Eric Schwartz took the helm of CyrusOne in October, following a spate of high turnover in the colo firm’s C-suite. Schwartz sat down with Data Center Knowledge on Nov. 17 to share his perspective on the firm’s expansion into Spain, how his experience at Equinix prepared him for his current role as CEO, self-powered data centers, the supply chain issue, and the future of CyrusOne. He also addressed the leadership turnover at the company and his plan for longevity.
Data Center Knowledge: How did you come to CyrusOne?
Eric Schwartz: I was recruited to come here for the CyrusOne CEO role to bring both my experience and leadership. I think the company has been on a strong trajectory for the last several years and it is very much focused on the market of hyperscalers and others that are similar in size.
DCK: What’s in the future for CyrusOne?
Schwartz: From a strategy standpoint, I think the focus on markets and customers and the types of requirements that we address is going to stay consistent. The most important change isn’t about direction but it’s how we can continue to grow faster. The opportunity is substantial.
CyrusOne is very fortunate in that we have a very strong relationship with customers. They come to us not only interested in what we already are developing and the capacity that we have but also with requests and ideas about other areas. We can then work with them on their needs and that just builds a bigger pipeline of opportunity for the company. My focus is for us to be as successful as we can be executing against those opportunities.
DCK: Please tell us about your previous role at Equinix and how that will affect your tenure at CyrusOne.
Schwartz: For 11 years I served as president of Equinix EMEA and that was a period of very successful growth, both organic and inorganic, for the company. Then in 2019 I stepped out of that role and came back to the US and took on the role of chief strategy and development officer. This covered a number of things including the [Equinix] xScale program (Equinix hyperscale data centers). I'd say both elements of my career at Equinix were important in the recruiting process to become CEO of CyrusOne.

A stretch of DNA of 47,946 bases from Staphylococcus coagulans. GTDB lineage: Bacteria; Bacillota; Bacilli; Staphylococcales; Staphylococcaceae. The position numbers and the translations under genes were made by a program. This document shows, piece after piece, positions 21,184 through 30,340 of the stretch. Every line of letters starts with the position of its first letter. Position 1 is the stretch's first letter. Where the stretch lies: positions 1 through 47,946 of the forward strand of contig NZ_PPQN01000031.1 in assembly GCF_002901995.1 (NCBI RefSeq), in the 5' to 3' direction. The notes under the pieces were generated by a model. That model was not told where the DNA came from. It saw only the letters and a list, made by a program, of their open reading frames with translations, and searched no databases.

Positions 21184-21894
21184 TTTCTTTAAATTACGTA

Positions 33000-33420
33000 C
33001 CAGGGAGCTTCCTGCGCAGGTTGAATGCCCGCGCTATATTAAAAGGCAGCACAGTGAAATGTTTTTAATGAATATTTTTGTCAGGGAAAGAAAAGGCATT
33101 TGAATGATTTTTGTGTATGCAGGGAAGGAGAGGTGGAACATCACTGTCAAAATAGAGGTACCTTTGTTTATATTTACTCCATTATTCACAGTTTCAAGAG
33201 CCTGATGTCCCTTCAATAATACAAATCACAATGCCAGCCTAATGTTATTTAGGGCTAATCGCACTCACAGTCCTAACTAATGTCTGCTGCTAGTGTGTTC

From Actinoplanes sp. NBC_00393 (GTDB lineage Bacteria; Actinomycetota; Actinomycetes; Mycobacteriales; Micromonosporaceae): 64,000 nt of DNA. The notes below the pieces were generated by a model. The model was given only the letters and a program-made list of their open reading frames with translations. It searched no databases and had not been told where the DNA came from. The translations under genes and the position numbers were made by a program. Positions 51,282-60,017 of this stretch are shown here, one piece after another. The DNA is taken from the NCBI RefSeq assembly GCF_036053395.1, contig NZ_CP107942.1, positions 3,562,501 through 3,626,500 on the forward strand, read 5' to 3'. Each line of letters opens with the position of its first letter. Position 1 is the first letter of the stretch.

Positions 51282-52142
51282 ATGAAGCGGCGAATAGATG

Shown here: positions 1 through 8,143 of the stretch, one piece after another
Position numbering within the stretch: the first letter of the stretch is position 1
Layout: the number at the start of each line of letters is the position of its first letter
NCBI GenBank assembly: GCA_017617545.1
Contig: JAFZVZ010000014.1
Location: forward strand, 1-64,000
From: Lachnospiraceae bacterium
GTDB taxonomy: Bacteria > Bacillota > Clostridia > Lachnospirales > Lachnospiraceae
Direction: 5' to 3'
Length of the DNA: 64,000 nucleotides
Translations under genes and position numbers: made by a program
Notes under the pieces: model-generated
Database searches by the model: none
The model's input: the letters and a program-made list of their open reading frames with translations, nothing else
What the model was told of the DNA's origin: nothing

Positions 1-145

The majority of our business [CyrusOne] is in the US. We are growing at a good rate. In fact, the portion of our business in Europe, as a percentage of the whole, is growing. My experience in Europe, with the cultures, the markets, and the customers of the region, is going to serve us well as we continue to expand.
DCK: What’s an example of that expansion?
Schwartz: We’re under construction now in Spain, which is a new market for us. Spain is a nice addition to our historic presence in Frankfurt, London, Amsterdam, Paris, and Dublin. Throughout my time at Equinix I worked in Spain. I'm familiar with the market and with the site where CyrusOne is building the data center there. All that experience is an asset but then also just the experience of having been in the data center industry over the last 16 years is also important.
The experience of having led a team [at Equinix] through growth, understanding the investments that you need to make (not only in the actual capacity but in process capability), is directly applicable here at CyrusOne. The ambition for CyrusOne is certainly to continue our growth journey. I'm excited about the opportunities and I can also see the investments we need to make to ensure we're scalable to fulfill all the commitments that we're making to our customers.
DCK: How is CyrusOne facing supply chain issues roiling the data center industry?
Schwartz: Let's separate the server or the technology supply chain from the data center equipment and power supply chain. Our offering to customers is very much about building the data center infrastructure in which they deploy their servers, storage, networking gear, and other technology. We're attuned to the semiconductor supply chain because there are semiconductors in all of our equipment as well. We're not managing supply chain for servers and the like. Our customers, who are the biggest technology companies in the world, are deep into that issue. They're experiencing disruption between the stabilization of the world economy and the lessening of the impact of the COVID pandemic. They’re positioning themselves to manage supply chain issues in a better way over time.